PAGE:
Highland Park/ The Balvenie/Oban/iStock/Uproxx
Besides the air of superiority and overall assumed fanciness surrounding it, what turns off many drinkers to the thought of purchasing a bottle of Scotch is the price. Even the most inexpensive offering from a well-known distillery is going to be more expensive than your go-to bourbons or ryes. But if you can get past that sticker shock, you’ll be opening the door to a brand-new flavor experience while broadening your whisk(e)y palate.
Plus, Scotch is perfect for fall drinking. Especially its smokier expressions (remember, it’s sort of always fall in Scotland).
Below, we asked a handful of bartenders to tell us the Scotch whiskies they feel are worth the price. They range in price from $50 to $175 but their value is really what the bartenders are commenting on.
The Balvenie 12 Year American Oak
Andy Printy, beverage director at Chao Baan in St. Louis
My current go-to for Highland single malts is Balvenie’s 12 Year American Oak. Logged into the Highlands subcategory of Speyside, this particular expression is not only super approachable but seasonally appropriate! A nose of cocoa, baking spice, and dank lumber gives way to citrus, butterscotch, and baking spices on the palate.
I recommend drinking neat or with just a couple drops of water.
Compass Box Peat Monster
Nicholas Wyatt, bar manager at Teddy’s Bourbon Bar in Prattville, Alabama
The Peat Monster from Compass Box is more than a great dram. It’s an experience that every whisky lover should treat themselves to. Once you can get past the nearly overwhelming smokiness, there is a unique elegance there.
Much of our ability to taste is linked to specific memories. For me, it’s like drinking green tea with my wife while tending a bonfire.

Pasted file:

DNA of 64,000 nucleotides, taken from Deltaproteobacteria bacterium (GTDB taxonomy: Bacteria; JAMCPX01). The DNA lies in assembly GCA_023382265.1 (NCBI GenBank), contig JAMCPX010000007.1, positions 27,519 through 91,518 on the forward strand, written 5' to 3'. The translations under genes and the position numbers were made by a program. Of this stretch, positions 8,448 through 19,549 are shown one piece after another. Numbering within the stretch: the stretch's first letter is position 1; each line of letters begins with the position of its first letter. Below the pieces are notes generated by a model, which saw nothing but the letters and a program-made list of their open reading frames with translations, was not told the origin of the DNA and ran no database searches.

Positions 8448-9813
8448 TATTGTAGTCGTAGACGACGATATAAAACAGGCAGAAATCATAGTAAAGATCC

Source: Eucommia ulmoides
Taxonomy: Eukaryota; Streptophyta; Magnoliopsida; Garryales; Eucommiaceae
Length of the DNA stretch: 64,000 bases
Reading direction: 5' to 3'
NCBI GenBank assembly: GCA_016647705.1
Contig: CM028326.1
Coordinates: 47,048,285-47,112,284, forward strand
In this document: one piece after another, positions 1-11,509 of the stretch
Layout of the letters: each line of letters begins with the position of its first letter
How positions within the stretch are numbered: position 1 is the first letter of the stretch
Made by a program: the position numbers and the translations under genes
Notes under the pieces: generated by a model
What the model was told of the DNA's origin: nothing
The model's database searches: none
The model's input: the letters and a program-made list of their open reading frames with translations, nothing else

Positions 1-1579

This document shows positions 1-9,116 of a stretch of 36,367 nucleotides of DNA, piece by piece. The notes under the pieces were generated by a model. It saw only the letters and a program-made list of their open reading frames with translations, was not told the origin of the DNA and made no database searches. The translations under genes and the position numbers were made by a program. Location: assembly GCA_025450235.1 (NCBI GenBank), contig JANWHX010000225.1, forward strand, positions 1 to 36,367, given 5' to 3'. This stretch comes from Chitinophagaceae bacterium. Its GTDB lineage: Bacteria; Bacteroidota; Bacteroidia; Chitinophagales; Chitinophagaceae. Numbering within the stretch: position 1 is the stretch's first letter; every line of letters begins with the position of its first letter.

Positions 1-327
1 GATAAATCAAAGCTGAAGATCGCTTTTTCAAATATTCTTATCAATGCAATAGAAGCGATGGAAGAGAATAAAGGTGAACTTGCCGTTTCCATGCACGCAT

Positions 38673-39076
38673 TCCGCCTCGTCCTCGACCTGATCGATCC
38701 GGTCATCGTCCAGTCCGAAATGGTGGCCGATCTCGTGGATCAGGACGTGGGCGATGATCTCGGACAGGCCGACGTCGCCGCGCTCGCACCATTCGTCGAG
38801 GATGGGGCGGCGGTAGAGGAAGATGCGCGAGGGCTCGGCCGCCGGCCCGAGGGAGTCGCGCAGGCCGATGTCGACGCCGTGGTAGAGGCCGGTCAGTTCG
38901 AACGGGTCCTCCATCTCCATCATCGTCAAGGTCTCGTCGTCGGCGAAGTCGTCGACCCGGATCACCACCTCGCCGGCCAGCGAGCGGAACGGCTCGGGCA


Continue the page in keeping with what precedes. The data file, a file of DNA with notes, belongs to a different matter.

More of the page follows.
Frederic Yarm, USBG bartender in Boston
Oban 14 Year is my favorite Highland single malt, for it elegantly spans the traditional softer and fruitier notes of Highland whisky with the sea-laden peat smoke aspects of an Islay.
Glenfiddich Project XX
Roberto Berdecia from La Factoria in Old San Juan, Puerto Rico
Glenfiddich Project XX. Different from the rest of the whiskeys and very affordable. Created by 20 malt masters, using 20 different barrels, this unique whisky is filled with hints of vanilla, caramel, cinnamon, and charred oak.
The Balvenie 14 Year Caribbean Cask
Marta De La Cruz Marrero, food and beverage supervisor at Burlock Coast in Fort Lauderdale
The Balvenie 14 years Caribbean Cask. Caribbean Cask has been matured in traditional oak whisky casks for 14 years, and then ‘finished’ in casks that previously held Caribbean rum. This creates the ideal finish. Malt Master David Stewart filled American oak casks with his own blend of select West Indian rums. When he judged the casks to be ready, the rum was replaced with the 14-year-old spirit and the wood was put to work adding the final touches.
The result is an exceptional single malt whisky with the traditional smooth, honeyed character of The Balvenie, married with notes of toffee and a hint of fruit, with a warm, lingering finish.
Highland Park 12
Pete Marzulli, general manager at Agave West Village in New York City
Highland Park 12 is my pick. This single malt Scotch has nice and approachable yet complex flavors like clover honey, cinnamon, toasted caramel, and just a hint of smoke.
Tullibardine 225 Sauternes Finish
Sebastien Derbomez, brand advocacy manager at William Grant & Sons
Tullibardine is one of my favorites, they have a Sauternes Finish at a good price that I can’t get enough of. It reminds me of home — where we often used to finish a big family dinner with a Sauternes wine.
Antonio Lumbrazo, bartender at Richard’s Bar in Chicago
I love the smokiness of a Laphroaig 10. It’s one of the best, reasonably-priced Islay whiskies on the market. It’s smoky, sweet, and ends with a unique hint of brine.
Highland Park 18
Deen Ghaleb, bartender at Wayfare Tavern in San Francisco
Highland Park 18 year smooth and not too smoky. Aged in sherry season oak casks, it’s highlighted by sweet dried cherry, caramel, and vanilla flavors.
It’s not super cheap, but well worth the price.
Brennen Brainard, bartender at Gigglewaters Social Club in Clearwater, Florida
The Oban 18 is a wonderful Scotch with tons of character and smoothness. Between the fruity aroma of cucumber cordial, lychee, ripe pears, and candies oranges with the long finish of allspice, toasted cookies with a bit of anise.
This is a Scotch that’s difficult not to love. You might pay over $100 for a bottle, but it’s a value at any price.